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HPSCHD-L  December 2017

HPSCHD-L December 2017

Subject:

Re: Hi-fi for harpsichords - early music

From:

David Hitchin <[log in to unmask]>

Reply-To:

Harpsichords and Related Topics <[log in to unmask]>

Date:

Mon, 4 Dec 2017 10:16:46 +0000

Content-Type:

text/plain

Parts/Attachments:

Parts/Attachments

text/plain (59 lines)

There was an objection to CDV's recommendation for graphic 
equalisers, on the grounds that a good system should be perfectly flat.

That theory should be right providing that the listener is using 
headphones, or, if using loudspeakers is in an anechoic room (which I 
have heard is psychologically unsettling). Otherwise the most 
non-linear part of the system is the listening room - yes, that is 
part of the system!

Every part of a system has some distortion. Amplifiers introduce very 
little, transducers introduce much more. There is no way to eliminate 
all of it, but it can be minimised. What matters is not so much what 
can be measured by test instruments, but the subjective effect  on 
the listener. Intermodulation distortion can be painful, harmonic 
distortion less so, and some people like or at least tolerate systems 
with a lot of second harmonic distortion - a sort of acoustic octave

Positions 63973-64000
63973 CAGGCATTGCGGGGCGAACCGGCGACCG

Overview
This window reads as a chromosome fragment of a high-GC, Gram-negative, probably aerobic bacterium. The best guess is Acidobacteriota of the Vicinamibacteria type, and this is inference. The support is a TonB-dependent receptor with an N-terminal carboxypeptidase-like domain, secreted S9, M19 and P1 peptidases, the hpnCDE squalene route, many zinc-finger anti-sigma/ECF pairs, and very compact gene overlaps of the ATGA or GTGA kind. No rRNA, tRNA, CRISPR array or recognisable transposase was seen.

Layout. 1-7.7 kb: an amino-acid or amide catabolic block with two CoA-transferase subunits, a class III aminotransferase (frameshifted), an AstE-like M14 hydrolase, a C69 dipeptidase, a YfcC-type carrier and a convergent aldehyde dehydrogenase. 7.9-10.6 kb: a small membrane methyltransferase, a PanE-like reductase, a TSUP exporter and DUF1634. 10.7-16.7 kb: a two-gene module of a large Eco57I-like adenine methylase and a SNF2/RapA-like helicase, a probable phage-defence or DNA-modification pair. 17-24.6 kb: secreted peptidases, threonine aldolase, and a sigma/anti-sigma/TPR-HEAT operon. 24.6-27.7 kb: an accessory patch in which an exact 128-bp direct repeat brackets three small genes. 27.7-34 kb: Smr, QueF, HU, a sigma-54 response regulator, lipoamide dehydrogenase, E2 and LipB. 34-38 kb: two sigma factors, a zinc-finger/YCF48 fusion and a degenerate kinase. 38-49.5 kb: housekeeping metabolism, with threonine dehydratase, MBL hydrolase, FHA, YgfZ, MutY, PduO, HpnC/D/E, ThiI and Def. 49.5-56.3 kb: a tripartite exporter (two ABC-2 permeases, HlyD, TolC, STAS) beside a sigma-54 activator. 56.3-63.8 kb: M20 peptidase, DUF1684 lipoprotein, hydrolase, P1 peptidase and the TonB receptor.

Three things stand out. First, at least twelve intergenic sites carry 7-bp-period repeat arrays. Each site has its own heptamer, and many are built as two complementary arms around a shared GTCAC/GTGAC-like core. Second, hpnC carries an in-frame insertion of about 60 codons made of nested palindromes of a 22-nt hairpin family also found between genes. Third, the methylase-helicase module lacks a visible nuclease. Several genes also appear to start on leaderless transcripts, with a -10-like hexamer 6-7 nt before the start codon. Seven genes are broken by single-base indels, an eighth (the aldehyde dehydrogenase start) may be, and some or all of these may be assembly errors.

coupler that brightens the sound.

Some people object to CDs because while their distortion is very low, 
it is of an unpleasant nature. LPs and their transducers have much 
higher levels of distortion, but are very much in favour, perhaps 
because the distortion is perceived as enhancing the sound.

So, to the slightly uneven responses of loudspeakers we have to add 
the much larger effect of the listening room resonances. When they 
are taken into account, the response at the listener's seat may be 
very uneven. Equalisers may help to bring the total effect closer to linearity.

Having said all of that, it is unrealistic to expect the result to be 
close to the original sound. What we are concerned with is whether 
the sound of an instrument recorded in its own acoustic can be 
matched by reproduced sound in another acoustic. Tests of 
loudspeakers and live performers behind curtains were once popular 
and blind testing can distinguish between what people hear and what 
they think that they can hear. It is certainly not possible to switch 
the listener blind between home and hall acoustics.

There is also the question of loudness. Do we play music at home at 
the same volume that we hear it at a concert? We know that the human 
ear has an irregular sensitivity at different frequencies 
(Fletcher-Munson and all that) and that changing the volume changes 
the perceived balance between frequencies. That was what the now 
unfashionable "loudness" controls tried to deal with. CDV's graphic 
equaliser can do better than that.

In the end, scientific accuracy is not the goal, but what the 
educated listener enjoys. Obsession with high fidelity can become an 
aim in itself with music used  only to demonstrate equipment. As 
George Ives advised his son Charles, " Don't pay too much attention 
to the sounds - for if you do, you may miss the music."

David

::::::::::::::::::::::::::::::::::::::::::::::::::::::::::::::::::::::::
Note:  opinions  expressed on HPSCHD-L are those of the  individual con-
tributors and not necessarily  those of the list owners  nor of the Uni-
versity of Iowa.  For a brief  summary of list  commands, send mail to
[log in to unmask]  saying  HELP .
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